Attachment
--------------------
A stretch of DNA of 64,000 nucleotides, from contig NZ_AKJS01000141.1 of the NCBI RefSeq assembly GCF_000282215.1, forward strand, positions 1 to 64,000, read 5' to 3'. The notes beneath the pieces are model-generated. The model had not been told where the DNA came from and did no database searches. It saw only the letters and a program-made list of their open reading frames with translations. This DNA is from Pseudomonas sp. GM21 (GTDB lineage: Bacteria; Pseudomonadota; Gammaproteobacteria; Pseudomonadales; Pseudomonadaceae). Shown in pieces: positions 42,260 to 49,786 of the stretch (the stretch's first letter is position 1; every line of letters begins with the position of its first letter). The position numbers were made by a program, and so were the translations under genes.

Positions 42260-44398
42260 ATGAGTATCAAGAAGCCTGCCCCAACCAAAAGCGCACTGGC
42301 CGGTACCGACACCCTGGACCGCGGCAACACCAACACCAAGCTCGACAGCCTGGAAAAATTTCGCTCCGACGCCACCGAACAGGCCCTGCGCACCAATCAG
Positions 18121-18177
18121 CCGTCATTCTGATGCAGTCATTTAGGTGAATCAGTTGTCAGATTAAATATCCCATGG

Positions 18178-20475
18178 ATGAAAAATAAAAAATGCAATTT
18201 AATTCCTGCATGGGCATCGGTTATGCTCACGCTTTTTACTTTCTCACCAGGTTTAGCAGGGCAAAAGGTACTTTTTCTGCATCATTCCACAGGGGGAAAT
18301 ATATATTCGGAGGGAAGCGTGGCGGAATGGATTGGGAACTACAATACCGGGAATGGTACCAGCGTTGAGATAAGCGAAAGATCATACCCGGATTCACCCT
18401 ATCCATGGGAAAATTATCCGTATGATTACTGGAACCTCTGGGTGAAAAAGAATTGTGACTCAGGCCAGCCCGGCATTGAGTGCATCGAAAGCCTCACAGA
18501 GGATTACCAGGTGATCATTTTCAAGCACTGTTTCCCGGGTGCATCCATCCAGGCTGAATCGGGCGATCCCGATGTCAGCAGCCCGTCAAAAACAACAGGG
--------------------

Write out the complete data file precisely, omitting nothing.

A stretch of DNA of 64,000 nucleotides, from contig NZ_AKJS01000141.1 of the NCBI RefSeq assembly GCF_000282215.1, forward strand, positions 1 to 64,000, read 5' to 3'. The notes beneath the pieces are model-generated. The model had not been told where the DNA came from and did no database searches. It saw only the letters and a program-made list of their open reading frames with translations. This DNA is from Pseudomonas sp. GM21 (GTDB lineage: Bacteria; Pseudomonadota; Gammaproteobacteria; Pseudomonadales; Pseudomonadaceae). Shown in pieces: positions 42,260 to 49,786 of the stretch (the stretch's first letter is position 1; every line of letters begins with the position of its first letter). The position numbers were made by a program, and so were the translations under genes.

Positions 42260-44398
42260 ATGAGTATCAAGAAGCCTGCCCCAACCAAAAGCGCACTGGC
42301 CGGTACCGACACCCTGGACCGCGGCAACACCAACACCAAGCTCGACAGCCTGGAAAAATTTCGCTCCGACGCCACCGAACAGGCCCTGCGCACCAATCAG
Positions 18121-18177
18121 CCGTCATTCTGATGCAGTCATTTAGGTGAATCAGTTGTCAGATTAAATATCCCATGG

Positions 18178-20475
18178 ATGAAAAATAAAAAATGCAATTT
18201 AATTCCTGCATGGGCATCGGTTATGCTCACGCTTTTTACTTTCTCACCAGGTTTAGCAGGGCAAAAGGTACTTTTTCTGCATCATTCCACAGGGGGAAAT
18301 ATATATTCGGAGGGAAGCGTGGCGGAATGGATTGGGAACTACAATACCGGGAATGGTACCAGCGTTGAGATAAGCGAAAGATCATACCCGGATTCACCCT
18401 ATCCATGGGAAAATTATCCGTATGATTACTGGAACCTCTGGGTGAAAAAGAATTGTGACTCAGGCCAGCCCGGCATTGAGTGCATCGAAAGCCTCACAGA
18501 GGATTACCAGGTGATCATTTTCAAGCACTGTTTCCCGGGTGCATCCATCCAGGCTGAATCGGGCGATCCCGATGTCAGCAGCCCGTCAAAAACAACAGGG